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Figure 1: CT-contrast series showing attached to the chest wall well-rounded tumor (in the red circle). CT=computed tomography.

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Figure 2: A) MRI - FSE-XL/90 contrast series showing the tumor (red arrow) and B) underlying chest wall with no evidence of invasion. MRI = Magnetic Resonance Imaging.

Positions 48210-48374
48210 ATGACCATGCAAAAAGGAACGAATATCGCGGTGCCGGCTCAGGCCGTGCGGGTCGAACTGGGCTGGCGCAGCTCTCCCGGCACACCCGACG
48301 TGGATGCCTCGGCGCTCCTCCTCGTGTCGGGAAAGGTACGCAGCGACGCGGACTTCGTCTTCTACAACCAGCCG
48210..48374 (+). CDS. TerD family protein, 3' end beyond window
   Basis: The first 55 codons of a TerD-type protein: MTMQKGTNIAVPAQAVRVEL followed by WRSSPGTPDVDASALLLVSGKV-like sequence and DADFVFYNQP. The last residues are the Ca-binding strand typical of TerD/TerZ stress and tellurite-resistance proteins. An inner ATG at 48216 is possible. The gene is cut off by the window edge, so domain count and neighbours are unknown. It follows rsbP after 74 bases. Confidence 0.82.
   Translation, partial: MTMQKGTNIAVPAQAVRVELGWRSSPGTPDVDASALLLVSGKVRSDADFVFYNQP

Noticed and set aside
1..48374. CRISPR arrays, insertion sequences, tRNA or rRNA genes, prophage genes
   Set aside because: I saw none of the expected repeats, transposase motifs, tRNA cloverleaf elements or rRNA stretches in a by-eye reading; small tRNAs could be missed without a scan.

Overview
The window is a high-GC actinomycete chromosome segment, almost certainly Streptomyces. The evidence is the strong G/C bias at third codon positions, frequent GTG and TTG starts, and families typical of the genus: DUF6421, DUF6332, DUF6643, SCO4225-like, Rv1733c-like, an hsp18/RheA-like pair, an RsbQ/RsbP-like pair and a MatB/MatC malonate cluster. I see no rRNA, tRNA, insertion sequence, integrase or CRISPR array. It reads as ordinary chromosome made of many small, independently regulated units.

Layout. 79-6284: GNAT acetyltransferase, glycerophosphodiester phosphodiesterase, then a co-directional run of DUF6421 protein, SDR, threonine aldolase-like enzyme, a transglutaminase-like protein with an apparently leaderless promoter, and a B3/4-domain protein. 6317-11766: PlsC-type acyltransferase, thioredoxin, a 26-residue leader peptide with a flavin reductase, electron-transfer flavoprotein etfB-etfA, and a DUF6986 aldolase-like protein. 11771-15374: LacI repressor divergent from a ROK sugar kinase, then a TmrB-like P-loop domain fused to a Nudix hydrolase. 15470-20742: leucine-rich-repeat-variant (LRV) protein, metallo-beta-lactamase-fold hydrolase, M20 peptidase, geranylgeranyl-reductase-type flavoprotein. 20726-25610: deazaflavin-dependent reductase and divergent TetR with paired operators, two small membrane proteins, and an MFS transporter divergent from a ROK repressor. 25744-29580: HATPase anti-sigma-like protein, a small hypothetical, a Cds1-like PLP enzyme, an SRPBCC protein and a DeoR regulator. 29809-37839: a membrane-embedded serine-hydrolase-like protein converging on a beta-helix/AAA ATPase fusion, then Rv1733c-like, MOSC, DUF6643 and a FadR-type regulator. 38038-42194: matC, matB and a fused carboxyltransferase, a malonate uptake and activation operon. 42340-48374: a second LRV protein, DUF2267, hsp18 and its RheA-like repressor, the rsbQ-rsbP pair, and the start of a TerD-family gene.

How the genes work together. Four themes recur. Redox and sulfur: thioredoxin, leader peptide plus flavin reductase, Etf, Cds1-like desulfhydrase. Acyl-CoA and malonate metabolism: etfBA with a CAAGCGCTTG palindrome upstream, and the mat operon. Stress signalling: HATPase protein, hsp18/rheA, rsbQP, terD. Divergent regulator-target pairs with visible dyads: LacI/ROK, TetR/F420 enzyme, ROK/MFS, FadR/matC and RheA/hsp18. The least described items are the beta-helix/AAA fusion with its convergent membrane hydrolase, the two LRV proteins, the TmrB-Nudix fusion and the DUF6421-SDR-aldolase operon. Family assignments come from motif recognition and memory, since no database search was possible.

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Figure 3: Macroscopic appearance of the benign granular-cell tumor in left breast.

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Figure 4: A, B) Microscopic view of the tumor (H&E stain, x40).

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Figure 5: Immunohistochemically positivity for S-100 protein.

Discussion